Toichographologie



The toichographology (from the ancient Greek τεῖχος, toichos, “wall”, γράφειν, graphein, “to write”, “to paint”, “to draw” and λόγος, logos, “speech”, “science”) is a discipline of the dedicated archeology excavation and study of murals. It is particularly applicable to the study of paintings and stuccoes from antiquity. A specialist in this discipline is a toichographologist.

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Prehistory (discipline)

Prehistory (not capitalized), also called prehistoric archeology, is a discipline that aims to reconstruct the history and life of humans from their appearance until the appearance of writing, during the chronological period of same name (“Prehistory”, with capital). It is therefore essentially based on the examination and interpretation of the testimonies of the human presence such as the archaeological remains discovered during excavations or the works of the parietal art.

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paleopathology

Paleopathology (from the Greek παλαιός, palaios, “ancient”, πάθος, páthos, “passion, mania, disease” and λόγος, logos, “word, explanation, theoretical study”) is a branch of medicine specializing in the study of diseases and degenerative changes seen in past populations. This is a young discipline for which no specific teaching is yet available: paleopathologists are trained in the analysis of human remains, either as part of a medical education of pathological anatomy or forensics, or in the specialized biology teaching (prehistoric anthropology or paleoanthropology,). As was the case for Egyptology, paleopathology was initially created by isolated researchers, such as Philippe-Charles Schmerling or later Marc Armand Ruffer, who developed methods and techniques and gradually formed a new scientific branch.

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Paléopalynologie

Paleopalynology, also known as archeopalynology, is the retrospective study of organic-walled microfossils as indices for reconstructing relative ages, biozones, palaeoenvironments, palaeoclimates, and so on. from a more or less recent past to very old ones like the Precambrian. These studies require that palynomorphs have been preserved in significant quantity and quality for the periods considered. It is based on the study of fossil palynomorphs. It is the most widely developed application of palynology. It is particularly important in petroleum research, and for the retrospective evaluation of the response of ecosystems to climate change. The pioneer is Arlette Leroi-Gourhan (1913-2005).

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Geoarchaeology

Geoarchaeology or Quaternary geology is the discipline that studies archaeological sediments. At the hinge of the natural sciences and human sciences, it can be defined as a geological approach to an archaeological site. In particular, it is used in some protocols to prepare diagnoses of archaeological potential on a large scale, and to optimize the deadlines of preventive archeology as part of the preparation of major construction sites.

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Epigraphy

Epigraphy is the study of inscriptions made on non-stone materials (so-called “lapidary inscriptions”), clay or metal. This science aims to date them, to place them in their cultural context, to translate them and to determine the information that can be deduced from them.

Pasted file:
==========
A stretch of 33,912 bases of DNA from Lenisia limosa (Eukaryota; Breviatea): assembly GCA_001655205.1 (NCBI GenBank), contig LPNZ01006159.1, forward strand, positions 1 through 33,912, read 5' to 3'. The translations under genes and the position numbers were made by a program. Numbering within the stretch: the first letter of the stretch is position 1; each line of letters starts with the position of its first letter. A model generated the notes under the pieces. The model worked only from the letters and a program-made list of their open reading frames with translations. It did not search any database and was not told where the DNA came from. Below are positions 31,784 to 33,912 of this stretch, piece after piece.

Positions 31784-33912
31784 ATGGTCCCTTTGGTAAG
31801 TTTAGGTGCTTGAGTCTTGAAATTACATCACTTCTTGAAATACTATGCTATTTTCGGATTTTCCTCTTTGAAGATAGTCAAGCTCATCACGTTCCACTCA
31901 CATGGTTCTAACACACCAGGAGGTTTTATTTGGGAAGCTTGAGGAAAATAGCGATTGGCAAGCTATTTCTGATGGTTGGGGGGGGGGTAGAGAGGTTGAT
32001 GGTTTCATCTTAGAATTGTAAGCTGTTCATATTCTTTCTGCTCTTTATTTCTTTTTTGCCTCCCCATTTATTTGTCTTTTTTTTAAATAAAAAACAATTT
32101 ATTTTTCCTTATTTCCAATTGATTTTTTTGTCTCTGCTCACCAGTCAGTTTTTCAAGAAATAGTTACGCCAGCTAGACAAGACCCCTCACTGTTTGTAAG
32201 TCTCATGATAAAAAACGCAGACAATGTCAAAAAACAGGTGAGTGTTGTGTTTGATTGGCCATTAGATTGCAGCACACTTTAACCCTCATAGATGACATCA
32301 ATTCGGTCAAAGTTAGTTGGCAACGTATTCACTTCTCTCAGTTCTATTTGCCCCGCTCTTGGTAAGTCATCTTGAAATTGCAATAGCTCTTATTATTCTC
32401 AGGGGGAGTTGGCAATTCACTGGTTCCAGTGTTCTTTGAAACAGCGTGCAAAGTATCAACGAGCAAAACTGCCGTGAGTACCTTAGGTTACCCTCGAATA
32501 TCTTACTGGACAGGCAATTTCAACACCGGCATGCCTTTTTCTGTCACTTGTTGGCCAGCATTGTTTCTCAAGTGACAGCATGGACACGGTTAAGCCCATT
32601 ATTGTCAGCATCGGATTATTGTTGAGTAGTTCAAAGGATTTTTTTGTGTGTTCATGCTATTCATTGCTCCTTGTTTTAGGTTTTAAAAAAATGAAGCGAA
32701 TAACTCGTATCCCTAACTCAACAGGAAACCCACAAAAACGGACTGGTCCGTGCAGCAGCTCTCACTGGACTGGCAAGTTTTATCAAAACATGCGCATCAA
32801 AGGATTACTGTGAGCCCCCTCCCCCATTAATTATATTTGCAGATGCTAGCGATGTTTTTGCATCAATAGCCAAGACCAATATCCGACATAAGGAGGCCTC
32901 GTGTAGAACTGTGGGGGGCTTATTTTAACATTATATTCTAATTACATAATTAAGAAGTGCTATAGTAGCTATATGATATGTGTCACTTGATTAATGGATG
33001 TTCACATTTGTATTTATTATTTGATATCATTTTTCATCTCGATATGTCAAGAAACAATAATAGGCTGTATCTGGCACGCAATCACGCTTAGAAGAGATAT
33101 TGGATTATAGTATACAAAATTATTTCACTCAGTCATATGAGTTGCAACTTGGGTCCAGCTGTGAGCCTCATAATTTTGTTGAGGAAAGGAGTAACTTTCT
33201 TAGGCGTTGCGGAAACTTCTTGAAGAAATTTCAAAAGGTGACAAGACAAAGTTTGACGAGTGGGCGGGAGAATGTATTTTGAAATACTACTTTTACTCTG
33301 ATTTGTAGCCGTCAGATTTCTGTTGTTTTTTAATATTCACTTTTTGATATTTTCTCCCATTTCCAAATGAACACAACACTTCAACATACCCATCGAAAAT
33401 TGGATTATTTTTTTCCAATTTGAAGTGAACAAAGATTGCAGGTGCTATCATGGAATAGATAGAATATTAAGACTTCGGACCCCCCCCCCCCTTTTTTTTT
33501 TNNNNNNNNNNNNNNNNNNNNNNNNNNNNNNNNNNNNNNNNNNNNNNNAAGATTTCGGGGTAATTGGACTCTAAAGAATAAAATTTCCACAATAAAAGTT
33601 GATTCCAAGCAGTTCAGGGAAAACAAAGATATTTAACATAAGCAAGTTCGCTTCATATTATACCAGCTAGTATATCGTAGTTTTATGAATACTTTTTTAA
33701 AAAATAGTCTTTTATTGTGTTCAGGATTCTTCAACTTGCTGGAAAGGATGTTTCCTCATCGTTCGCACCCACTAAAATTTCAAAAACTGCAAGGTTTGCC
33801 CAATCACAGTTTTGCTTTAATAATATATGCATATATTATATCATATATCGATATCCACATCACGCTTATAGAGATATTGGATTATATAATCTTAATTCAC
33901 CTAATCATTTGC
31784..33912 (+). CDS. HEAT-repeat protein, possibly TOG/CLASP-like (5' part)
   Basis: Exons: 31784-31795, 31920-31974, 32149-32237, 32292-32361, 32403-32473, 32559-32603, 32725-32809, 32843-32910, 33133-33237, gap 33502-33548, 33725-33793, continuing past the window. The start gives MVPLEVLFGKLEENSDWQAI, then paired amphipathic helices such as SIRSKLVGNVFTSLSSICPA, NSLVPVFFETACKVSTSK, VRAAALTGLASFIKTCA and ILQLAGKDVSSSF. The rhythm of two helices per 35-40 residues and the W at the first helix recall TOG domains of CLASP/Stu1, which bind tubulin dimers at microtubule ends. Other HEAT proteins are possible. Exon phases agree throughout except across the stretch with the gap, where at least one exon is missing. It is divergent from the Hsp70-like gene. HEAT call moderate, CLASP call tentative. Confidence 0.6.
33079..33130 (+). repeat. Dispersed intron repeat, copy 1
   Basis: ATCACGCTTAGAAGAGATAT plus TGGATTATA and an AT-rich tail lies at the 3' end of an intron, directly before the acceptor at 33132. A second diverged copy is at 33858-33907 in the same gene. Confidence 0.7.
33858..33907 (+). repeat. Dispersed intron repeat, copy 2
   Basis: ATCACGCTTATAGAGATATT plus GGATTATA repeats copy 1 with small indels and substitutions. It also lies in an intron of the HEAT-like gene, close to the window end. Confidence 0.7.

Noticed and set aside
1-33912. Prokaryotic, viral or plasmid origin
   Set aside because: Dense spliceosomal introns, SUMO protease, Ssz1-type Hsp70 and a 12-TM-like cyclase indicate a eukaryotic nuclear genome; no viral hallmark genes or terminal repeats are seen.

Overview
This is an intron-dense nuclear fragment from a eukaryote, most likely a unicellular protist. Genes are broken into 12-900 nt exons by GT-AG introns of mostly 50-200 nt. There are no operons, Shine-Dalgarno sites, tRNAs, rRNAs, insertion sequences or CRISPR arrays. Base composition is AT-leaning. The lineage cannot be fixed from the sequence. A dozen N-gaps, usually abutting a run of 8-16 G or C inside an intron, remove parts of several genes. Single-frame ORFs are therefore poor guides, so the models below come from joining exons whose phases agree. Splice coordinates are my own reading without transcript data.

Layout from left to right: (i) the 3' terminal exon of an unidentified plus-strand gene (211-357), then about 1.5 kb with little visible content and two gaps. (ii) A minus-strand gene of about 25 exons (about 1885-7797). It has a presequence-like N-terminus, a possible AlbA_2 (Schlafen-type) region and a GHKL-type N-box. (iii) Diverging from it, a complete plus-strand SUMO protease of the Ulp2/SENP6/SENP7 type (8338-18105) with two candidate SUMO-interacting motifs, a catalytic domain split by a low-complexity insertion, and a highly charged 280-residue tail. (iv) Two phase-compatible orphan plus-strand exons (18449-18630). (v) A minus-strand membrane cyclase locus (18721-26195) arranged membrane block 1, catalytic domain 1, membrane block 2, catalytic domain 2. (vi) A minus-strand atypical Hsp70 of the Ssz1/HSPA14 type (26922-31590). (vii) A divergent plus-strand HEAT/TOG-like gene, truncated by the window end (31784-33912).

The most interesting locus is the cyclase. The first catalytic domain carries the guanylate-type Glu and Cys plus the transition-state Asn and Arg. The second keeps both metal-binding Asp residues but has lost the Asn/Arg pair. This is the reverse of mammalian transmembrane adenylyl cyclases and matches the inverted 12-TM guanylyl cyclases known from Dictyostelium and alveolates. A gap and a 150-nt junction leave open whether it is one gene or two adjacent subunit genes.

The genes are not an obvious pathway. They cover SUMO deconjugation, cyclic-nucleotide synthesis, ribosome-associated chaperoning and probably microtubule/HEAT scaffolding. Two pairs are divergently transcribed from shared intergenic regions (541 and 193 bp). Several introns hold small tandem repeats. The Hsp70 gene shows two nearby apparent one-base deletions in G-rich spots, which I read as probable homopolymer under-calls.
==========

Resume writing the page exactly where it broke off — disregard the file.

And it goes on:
The person who practices this science is an epigraphist. Medals, monuments or ancestral bas-reliefs, do not bear inscription or title. The study of ancient handwriting, usually done in ink, is a separate field called paleography.

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archaeozoology

Archaeozoology is the scientific discipline that aims to reconstruct the history of natural and cultural relations between man and animal (ethnozoology or domestication). It is therefore fundamentally different from paleontology, which studies the history and evolution of fossil animal or plant species. Archeozoology is at the crossroads of two scientific disciplines: archeology and zoology. It groups together different fields: zooarchaeology (study of animal archeology), paleozoology which is interested in the history of animals and osteoarchaeology which only concerns vertebrates. Archeozoology aims to study the remains of animals (bones, teeth, horns, etc.) to understand the relationships that human groups had with metazoans in the past (domestication, dissemination of animals, etc.).

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archeometry

Archeometry is a scientific discipline that implements physical or chemical methods for archaeological studies. These methods include studies of sedimentology, botany, archeozoology, anthropology, material analysis for the purpose of interpretation and dating of archaeological objects and sites. In Europe, the European Archeometry Center is located in Liège, Belgium, and is directly under the University of Liège (ULg). The archeometry of French tradition was founded by Maurice Picon who has worked to convince the scientific community that the discipline of archeometry is not an adjunct science of archeology. He is also one of the founding members of the Group of Multidisciplinary Methods Contributing to Archeology (GMPCA), the association making the link between multidisciplinary actors of archeometry.

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Archéomalacologie

Archeomalacology is a scientific discipline related to archeozoology that is dedicated to the archaeological study of molluscs (whether terrestrial, freshwater or marine) and their relationship with humans. This relatively recent axis of study was able to be constituted thanks to the meeting of two major factors: on the one hand, the emergence of archaeological techniques that allowed the taking into account of more and more previously unexploitable data and the other, a new approach to Man and his environment that tends to focus on areas previously neglected by archeology. The mollusk, considered for a long time innocuous, allows researchers to approach from a new angle, some already known information, but also to access unexplored areas of history that can better understand men, their societies and their environments.